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wisdom, may not be able to lecture as brilliantly as the alumnus of a normal school, but he will far more certainly fulfil his mission. For, it is a fact, but one of which all theorists on education lose sight, that those initiatory paths which lead to the halls of science are any thing but ways of pleasantness and peace. Though they lead to rich and glorious gardens, they pass through a wilderness of thorns; and the chinquapin, the twig of which did in times of yore prove so valuable an aid to our rural teachers, presents, in its prickly hull, which envelopes the grateful fruit, no inapt illustration of that learning in whose behalf its twig has so often been usefully employed. That which we are taught makes but a feeble impression upon us; the knowledgeothat becomes truly ours must be the fruit of our own labors. P.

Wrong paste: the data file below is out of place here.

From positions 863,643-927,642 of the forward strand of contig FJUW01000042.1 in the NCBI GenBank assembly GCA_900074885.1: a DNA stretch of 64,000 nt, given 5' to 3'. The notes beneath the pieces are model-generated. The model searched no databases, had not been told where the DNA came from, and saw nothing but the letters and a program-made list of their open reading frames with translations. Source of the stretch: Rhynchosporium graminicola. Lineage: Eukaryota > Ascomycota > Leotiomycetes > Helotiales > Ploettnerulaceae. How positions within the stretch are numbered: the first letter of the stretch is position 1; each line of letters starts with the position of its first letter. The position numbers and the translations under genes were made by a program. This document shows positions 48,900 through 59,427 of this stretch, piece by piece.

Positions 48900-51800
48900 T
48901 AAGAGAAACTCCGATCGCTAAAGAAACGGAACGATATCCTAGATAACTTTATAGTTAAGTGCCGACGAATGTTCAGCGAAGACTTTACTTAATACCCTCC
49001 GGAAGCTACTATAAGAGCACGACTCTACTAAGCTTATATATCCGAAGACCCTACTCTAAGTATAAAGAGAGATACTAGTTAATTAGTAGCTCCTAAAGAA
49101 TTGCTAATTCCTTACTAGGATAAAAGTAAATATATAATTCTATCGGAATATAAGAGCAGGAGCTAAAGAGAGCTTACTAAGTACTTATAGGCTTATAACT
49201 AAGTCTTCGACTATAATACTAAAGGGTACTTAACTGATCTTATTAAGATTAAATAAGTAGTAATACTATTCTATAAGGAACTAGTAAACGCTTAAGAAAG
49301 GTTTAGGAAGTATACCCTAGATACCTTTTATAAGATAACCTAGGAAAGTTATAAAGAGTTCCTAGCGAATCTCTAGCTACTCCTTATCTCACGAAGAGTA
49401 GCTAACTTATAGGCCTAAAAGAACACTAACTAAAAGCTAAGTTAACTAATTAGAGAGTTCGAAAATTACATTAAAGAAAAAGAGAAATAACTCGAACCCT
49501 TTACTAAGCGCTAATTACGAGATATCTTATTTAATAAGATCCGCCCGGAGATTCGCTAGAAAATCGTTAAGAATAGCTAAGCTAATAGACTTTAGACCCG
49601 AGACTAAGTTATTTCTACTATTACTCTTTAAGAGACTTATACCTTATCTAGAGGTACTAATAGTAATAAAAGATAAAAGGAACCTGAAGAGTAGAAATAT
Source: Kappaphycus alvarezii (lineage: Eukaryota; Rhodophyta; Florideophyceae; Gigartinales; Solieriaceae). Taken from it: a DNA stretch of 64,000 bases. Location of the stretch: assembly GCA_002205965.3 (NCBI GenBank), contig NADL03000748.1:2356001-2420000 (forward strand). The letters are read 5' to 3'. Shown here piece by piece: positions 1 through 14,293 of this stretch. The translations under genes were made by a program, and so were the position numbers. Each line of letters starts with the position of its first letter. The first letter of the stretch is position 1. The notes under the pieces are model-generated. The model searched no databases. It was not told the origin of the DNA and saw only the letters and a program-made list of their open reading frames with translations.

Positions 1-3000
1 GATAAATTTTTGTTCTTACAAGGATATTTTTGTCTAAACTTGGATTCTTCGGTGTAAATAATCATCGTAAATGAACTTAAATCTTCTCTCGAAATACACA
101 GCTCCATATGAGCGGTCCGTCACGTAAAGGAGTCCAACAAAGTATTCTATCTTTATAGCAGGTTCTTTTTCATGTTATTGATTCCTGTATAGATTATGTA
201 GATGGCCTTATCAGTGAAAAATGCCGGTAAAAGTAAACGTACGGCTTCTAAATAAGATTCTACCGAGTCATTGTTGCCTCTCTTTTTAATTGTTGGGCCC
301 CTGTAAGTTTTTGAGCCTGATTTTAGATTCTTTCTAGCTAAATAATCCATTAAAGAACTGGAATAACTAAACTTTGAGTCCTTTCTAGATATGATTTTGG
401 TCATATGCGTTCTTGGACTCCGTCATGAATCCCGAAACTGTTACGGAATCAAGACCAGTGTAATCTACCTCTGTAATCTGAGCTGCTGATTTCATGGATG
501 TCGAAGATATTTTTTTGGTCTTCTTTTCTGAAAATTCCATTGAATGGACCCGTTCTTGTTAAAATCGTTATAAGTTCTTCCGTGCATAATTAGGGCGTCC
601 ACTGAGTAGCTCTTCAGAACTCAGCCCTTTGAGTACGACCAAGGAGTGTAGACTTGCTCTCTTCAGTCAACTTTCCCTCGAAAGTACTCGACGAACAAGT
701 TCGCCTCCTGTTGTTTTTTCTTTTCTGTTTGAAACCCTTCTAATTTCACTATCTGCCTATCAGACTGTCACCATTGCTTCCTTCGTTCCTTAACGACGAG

ART. III.-Histoire des Girondins ; par A. DELAMARTINE. Tom. i. ii. Contenant les volumes, i., ii., iii., iv., v., vi., vii., viii. New-York: F. Gaillardet, Editeur, Bureau du Courrier des Etats Unis. 12 Park Place. 1847.